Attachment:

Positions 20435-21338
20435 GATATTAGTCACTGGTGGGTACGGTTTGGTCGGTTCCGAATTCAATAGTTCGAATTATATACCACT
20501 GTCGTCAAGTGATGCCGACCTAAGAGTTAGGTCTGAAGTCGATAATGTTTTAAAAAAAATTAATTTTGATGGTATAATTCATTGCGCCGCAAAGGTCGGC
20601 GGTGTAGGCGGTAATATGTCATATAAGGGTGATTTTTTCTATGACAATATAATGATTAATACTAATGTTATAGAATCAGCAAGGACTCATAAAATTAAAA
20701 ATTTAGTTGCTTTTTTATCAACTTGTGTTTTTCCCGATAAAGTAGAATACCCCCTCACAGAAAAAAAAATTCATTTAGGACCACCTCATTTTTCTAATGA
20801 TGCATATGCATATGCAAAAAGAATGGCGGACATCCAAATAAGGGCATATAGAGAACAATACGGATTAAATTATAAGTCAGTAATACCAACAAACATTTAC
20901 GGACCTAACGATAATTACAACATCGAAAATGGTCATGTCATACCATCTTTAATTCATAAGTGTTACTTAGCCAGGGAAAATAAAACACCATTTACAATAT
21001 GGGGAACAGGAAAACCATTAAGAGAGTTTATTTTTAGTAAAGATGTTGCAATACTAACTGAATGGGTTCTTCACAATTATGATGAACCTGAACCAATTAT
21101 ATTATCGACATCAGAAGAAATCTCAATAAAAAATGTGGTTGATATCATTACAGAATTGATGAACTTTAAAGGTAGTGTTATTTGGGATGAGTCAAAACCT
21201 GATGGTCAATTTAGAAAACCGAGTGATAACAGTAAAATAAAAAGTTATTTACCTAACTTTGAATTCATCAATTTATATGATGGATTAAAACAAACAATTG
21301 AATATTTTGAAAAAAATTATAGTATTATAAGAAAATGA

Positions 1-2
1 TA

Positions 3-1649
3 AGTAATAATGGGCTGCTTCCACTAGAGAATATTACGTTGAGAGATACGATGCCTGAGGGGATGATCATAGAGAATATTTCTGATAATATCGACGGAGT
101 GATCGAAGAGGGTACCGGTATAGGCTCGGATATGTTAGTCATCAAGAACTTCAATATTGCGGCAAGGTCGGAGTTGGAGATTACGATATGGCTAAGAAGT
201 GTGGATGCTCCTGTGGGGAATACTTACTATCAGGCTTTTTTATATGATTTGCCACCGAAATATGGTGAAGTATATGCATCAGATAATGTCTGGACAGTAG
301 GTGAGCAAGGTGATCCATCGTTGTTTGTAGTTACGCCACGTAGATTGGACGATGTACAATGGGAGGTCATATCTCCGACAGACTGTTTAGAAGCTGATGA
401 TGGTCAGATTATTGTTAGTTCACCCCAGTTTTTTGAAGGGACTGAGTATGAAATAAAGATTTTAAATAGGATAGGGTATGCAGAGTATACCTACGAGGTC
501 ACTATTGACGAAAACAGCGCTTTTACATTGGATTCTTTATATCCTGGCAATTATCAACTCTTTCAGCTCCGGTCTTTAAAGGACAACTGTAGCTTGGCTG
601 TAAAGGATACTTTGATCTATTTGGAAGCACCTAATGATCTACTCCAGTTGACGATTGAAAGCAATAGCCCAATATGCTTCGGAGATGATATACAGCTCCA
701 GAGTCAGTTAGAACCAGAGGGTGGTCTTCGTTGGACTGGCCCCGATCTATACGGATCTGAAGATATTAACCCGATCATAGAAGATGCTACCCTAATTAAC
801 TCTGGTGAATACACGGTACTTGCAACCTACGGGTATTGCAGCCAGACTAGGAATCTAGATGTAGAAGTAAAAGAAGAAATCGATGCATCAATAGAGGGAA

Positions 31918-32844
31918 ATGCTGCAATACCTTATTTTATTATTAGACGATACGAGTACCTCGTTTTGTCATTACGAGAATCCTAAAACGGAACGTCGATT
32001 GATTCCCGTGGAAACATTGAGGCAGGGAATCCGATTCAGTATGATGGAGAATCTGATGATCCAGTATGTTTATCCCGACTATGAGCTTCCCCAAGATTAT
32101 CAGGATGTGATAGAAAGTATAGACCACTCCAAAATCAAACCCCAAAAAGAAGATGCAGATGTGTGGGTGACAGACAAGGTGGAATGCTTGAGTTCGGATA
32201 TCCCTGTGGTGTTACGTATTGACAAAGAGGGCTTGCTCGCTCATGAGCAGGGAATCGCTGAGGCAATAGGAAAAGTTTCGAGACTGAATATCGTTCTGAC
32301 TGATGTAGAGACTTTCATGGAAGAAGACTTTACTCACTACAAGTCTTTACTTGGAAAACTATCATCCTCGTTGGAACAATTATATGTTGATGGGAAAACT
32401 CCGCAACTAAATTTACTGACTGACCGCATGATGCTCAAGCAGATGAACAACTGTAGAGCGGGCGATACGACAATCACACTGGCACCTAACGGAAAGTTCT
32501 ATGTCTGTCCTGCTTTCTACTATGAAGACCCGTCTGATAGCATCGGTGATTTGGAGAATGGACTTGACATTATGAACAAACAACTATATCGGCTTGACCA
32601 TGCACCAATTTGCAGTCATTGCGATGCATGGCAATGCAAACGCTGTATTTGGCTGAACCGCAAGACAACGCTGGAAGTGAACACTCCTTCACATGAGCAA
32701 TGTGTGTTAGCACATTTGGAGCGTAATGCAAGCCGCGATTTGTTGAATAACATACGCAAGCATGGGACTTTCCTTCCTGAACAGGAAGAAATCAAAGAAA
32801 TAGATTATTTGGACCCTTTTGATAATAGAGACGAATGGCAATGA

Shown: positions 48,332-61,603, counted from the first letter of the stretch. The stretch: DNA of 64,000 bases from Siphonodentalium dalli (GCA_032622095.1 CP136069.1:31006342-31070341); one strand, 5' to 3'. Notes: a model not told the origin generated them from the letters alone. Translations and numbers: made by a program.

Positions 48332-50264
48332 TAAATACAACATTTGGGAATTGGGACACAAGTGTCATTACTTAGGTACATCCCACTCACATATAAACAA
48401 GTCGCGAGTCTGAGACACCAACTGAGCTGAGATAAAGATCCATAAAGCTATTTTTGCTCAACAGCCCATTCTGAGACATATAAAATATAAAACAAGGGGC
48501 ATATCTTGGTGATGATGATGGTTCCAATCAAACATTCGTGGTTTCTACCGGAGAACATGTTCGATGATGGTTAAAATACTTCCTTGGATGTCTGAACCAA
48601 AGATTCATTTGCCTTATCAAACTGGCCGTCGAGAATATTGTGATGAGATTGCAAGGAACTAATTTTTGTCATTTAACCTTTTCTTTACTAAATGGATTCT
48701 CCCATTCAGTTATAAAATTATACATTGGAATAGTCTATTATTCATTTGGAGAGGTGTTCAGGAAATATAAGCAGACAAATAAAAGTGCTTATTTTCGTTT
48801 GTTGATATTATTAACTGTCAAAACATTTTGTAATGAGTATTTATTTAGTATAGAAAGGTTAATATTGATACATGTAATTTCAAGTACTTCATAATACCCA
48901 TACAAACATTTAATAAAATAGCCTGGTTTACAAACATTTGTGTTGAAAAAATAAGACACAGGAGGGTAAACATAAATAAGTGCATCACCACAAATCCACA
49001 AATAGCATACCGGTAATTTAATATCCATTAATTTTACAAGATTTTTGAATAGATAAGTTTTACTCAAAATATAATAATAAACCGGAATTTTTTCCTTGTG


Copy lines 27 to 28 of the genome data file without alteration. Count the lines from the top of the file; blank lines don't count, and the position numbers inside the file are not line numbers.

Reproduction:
32101 CAGGATGTGATAGAAAGTATAGACCACTCCAAAATCAAACCCCAAAAAGAAGATGCAGATGTGTGGGTGACAGACAAGGTGGAATGCTTGAGTTCGGATA
32201 TCCCTGTGGTGTTACGTATTGACAAAGAGGGCTTGCTCGCTCATGAGCAGGGAATCGCTGAGGCAATAGGAAAAGTTTCGAGACTGAATATCGTTCTGAC